Every time I extricate a tick from near my groin I recall with fondness a trip I took with a small group of youthful botanists to the west coast of Ireland in 1984. I tagged along with third year undergraduates on the annual University College Dublin Botany Department’s field trip to the Burren in Co Clare. The trip was designed to help these naturalists hone their plant identification skills, since the Burren - a grassland on karst topography — has a truly exceptional flora. One finds botanical treasures there not readily found elsewhere. I was a zoology major and at that time my passion was for chrysomelid beetles with their shimmering metallic elytra and chironomid flies, the males of which family have those marvelous antennae that perch like out-sized Christmas trees upon their heads. I mention here, merely as a grateful aside, that my mentor for beetle work was Jimmy O’Connor for Dublin’s “Dead Zoo” (National Museum of Ireland, Natural History) and for flies it was Declan Murray from UCD. I am indebted greatly to both these excellent men.
We crossed through the Midlands early in the month of June stopping off at the Bog of Allen, a fine though now of course greatly diminished raised bog, which generation after generation of Irish folks have burned as peat to heat their damp and somewhat chilly homes. And as we approached our destination we stopped several times at sites of scientific interest. As groups of hushed botanists whisperingly conferred over the relative hairiness of sepals, the flexuousness of petals, the lanceoloation of leaves and so forth, I swept the margins of small steams with my net with giddy abandon. The art of sticking one’s head into a net of agitated insects to retrieve one’s prizes, and to transfer them to a small vial of ethanol, has not received its due attention, but we shall have to reserve that meditation for another time. Once back on the mini-bus I’d stow the net under the bus seat and we’d be off to the next venue.
As we approached Co Clare a mild clamor emerged from the botanists, upon whose finely pubescent legs — need I point to the genderlessness of this observation? — ticks were now promenading. By the time my net was recognized as the tick delivery mechanism, the little blighters has already made their greedy ascent to the humid and agreeable habitat of the nether-regions that seem to be their preference. The ticks were painstakingly removed that evening, a process for which I can admit to having a certain fondness. The trick here is patience, a steady hand, and the graduated amplification of pulling force. Ticks relent.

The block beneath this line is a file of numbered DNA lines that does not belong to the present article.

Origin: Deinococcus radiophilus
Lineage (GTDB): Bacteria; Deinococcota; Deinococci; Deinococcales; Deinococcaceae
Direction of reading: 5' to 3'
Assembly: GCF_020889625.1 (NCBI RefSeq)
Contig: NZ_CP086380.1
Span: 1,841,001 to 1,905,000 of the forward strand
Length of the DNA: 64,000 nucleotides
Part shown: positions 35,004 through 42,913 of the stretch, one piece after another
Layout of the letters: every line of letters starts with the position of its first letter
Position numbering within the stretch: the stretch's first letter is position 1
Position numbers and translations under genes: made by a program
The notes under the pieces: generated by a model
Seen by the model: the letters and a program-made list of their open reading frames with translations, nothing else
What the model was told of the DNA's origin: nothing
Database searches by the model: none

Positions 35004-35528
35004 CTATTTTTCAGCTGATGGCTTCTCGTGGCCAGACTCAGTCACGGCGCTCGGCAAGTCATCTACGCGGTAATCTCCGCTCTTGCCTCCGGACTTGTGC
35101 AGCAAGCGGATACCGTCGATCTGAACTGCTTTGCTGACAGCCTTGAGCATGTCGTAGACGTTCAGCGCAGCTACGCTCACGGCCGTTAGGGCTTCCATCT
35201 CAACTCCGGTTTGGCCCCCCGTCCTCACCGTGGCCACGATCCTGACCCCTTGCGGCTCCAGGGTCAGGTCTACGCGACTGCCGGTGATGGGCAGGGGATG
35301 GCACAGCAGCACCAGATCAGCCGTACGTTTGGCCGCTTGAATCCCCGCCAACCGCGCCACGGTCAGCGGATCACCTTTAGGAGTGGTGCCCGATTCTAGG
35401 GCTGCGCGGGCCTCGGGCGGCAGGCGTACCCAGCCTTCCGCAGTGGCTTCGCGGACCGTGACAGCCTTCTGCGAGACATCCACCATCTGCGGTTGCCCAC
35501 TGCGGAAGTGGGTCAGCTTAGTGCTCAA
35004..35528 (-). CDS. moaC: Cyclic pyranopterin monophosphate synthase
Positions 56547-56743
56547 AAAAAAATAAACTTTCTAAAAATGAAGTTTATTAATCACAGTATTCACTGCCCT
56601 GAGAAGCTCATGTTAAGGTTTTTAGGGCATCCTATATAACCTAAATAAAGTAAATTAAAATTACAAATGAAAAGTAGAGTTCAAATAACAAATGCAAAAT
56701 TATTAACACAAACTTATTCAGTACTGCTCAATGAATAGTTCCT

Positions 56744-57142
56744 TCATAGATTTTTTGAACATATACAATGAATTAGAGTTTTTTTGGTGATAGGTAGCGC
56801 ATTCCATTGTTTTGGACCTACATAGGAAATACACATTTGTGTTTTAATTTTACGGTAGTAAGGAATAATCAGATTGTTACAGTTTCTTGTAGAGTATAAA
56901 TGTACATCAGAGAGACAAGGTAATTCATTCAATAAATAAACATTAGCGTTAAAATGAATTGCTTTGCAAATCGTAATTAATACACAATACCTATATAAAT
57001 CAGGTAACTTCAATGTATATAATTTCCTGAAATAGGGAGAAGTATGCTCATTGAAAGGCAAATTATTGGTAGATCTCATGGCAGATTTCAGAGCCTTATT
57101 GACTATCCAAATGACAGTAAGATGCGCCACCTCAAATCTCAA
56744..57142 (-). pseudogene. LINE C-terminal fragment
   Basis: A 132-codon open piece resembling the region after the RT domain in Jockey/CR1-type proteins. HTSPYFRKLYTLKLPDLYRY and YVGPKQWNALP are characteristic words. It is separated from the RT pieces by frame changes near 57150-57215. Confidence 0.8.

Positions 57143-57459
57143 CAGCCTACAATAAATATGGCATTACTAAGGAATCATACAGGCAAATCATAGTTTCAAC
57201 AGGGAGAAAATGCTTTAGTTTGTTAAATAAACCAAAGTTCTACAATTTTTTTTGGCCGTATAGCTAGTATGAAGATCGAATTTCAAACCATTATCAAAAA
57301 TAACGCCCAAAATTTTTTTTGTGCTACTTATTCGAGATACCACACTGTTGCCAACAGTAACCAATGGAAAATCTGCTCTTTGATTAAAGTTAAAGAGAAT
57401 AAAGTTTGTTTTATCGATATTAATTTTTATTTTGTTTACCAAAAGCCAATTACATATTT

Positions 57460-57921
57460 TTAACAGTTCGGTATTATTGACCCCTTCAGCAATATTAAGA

Now, a point I want to make here is metaphorically a rather small one. Ticks, not always noticed when in the field become a nuisance when they are in the wrong place at the wrong time. I had inadvertently transported these ticks from their point of immediate origin, and their impact was uncomfortably felt in a manner that demanded attention. These ticks that so afflicted my botanists were not, of course, themselves invasive species, nevertheless they can serve to illustrate the rudiments of invasive species biology. Invasive species are those spread by human agency outside their typical range and have an impact in the host location significant enough to warrant management action. Setting aside, for now, the terminological skirmishes over distinctions between non-natives, exotics, invasives and so on, I simply ask you to bear in mind as important the factors of transportation between locations and an impact in a new range that is assessed as consequential.
My botanists forgave me, for botanists are generally an affable and forgiving race, and we settled down to the real task of our trip, botanizing. On that trip I encountered out on the limestone of the Burren, a plant that I barely registered at that time, but that was later to assume a dominant role in my life. This was Rhamnus cathartica, or buckthorn as it is commonly known. Buckthorn is a shrub or smaller tree with alternate finely tooted leaves and spiny twigs. It is, to my eyes, a fairly pretty plant. When I saw this relatively rare Irish plant again fourteen years later it was as, arguably, the commonest woody species in the Chicago Wilderness region. Introduced from its native range across the Old World where its populations are generally small it has become, after a lag-time of several decades, explosively successful in the US Midwest. From a conservation management perspective buckthorn is “public enemy number one” since it encroaches upon, and in many instances dominates, open land set aside for conservation purposes. Much of my research work and that of students I have worked with in subsequent years has been devoted to this plant.
In the summer of 2012 I traveled back to Ireland to find buckthorn growing natively. My younger son Oisín (then 16) traveled with me. The trip was more arduous that we expected. With time ticking away we discovered that although several Irish botanists could tell us roughly where to locate the plant, none could say where a population of buckthorn was to be found with the precision required by a man with little time to spare.
Read on here.